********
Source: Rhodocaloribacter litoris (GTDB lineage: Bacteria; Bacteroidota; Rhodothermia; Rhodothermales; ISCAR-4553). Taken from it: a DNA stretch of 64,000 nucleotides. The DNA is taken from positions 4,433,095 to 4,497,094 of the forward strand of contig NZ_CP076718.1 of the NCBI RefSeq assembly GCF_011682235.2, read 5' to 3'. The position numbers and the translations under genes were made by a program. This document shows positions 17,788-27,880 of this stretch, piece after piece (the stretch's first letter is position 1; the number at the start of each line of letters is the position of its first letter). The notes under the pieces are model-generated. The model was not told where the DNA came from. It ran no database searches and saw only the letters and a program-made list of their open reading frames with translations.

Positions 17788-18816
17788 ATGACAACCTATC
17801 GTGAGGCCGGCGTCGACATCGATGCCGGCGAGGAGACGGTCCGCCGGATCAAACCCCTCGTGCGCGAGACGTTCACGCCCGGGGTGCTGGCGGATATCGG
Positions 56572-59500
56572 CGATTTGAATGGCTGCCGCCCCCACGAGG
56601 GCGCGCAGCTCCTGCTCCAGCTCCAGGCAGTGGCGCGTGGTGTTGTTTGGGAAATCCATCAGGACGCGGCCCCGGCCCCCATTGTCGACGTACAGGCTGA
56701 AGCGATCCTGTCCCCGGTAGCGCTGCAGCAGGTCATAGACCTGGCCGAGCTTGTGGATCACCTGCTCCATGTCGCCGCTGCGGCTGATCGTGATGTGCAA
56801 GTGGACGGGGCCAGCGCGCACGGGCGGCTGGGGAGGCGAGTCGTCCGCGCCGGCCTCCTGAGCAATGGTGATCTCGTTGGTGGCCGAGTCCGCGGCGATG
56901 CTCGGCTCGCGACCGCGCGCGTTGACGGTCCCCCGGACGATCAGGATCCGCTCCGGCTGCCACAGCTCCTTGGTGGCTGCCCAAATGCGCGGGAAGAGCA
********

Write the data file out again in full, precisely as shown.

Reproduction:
Source: Rhodocaloribacter litoris (GTDB lineage: Bacteria; Bacteroidota; Rhodothermia; Rhodothermales; ISCAR-4553). Taken from it: a DNA stretch of 64,000 nucleotides. The DNA is taken from positions 4,433,095 to 4,497,094 of the forward strand of contig NZ_CP076718.1 of the NCBI RefSeq assembly GCF_011682235.2, read 5' to 3'. The position numbers and the translations under genes were made by a program. This document shows positions 17,788-27,880 of this stretch, piece after piece (the stretch's first letter is position 1; the number at the start of each line of letters is the position of its first letter). The notes under the pieces are model-generated. The model was not told where the DNA came from. It ran no database searches and saw only the letters and a program-made list of their open reading frames with translations.

Positions 17788-18816
17788 ATGACAACCTATC
17801 GTGAGGCCGGCGTCGACATCGATGCCGGCGAGGAGACGGTCCGCCGGATCAAACCCCTCGTGCGCGAGACGTTCACGCCCGGGGTGCTGGCGGATATCGG
Positions 56572-59500
56572 CGATTTGAATGGCTGCCGCCCCCACGAGG
56601 GCGCGCAGCTCCTGCTCCAGCTCCAGGCAGTGGCGCGTGGTGTTGTTTGGGAAATCCATCAGGACGCGGCCCCGGCCCCCATTGTCGACGTACAGGCTGA
56701 AGCGATCCTGTCCCCGGTAGCGCTGCAGCAGGTCATAGACCTGGCCGAGCTTGTGGATCACCTGCTCCATGTCGCCGCTGCGGCTGATCGTGATGTGCAA
56801 GTGGACGGGGCCAGCGCGCACGGGCGGCTGGGGAGGCGAGTCGTCCGCGCCGGCCTCCTGAGCAATGGTGATCTCGTTGGTGGCCGAGTCCGCGGCGATG
56901 CTCGGCTCGCGACCGCGCGCGTTGACGGTCCCCCGGACGATCAGGATCCGCTCCGGCTGCCACAGCTCCTTGGTGGCTGCCCAAATGCGCGGGAAGAGCA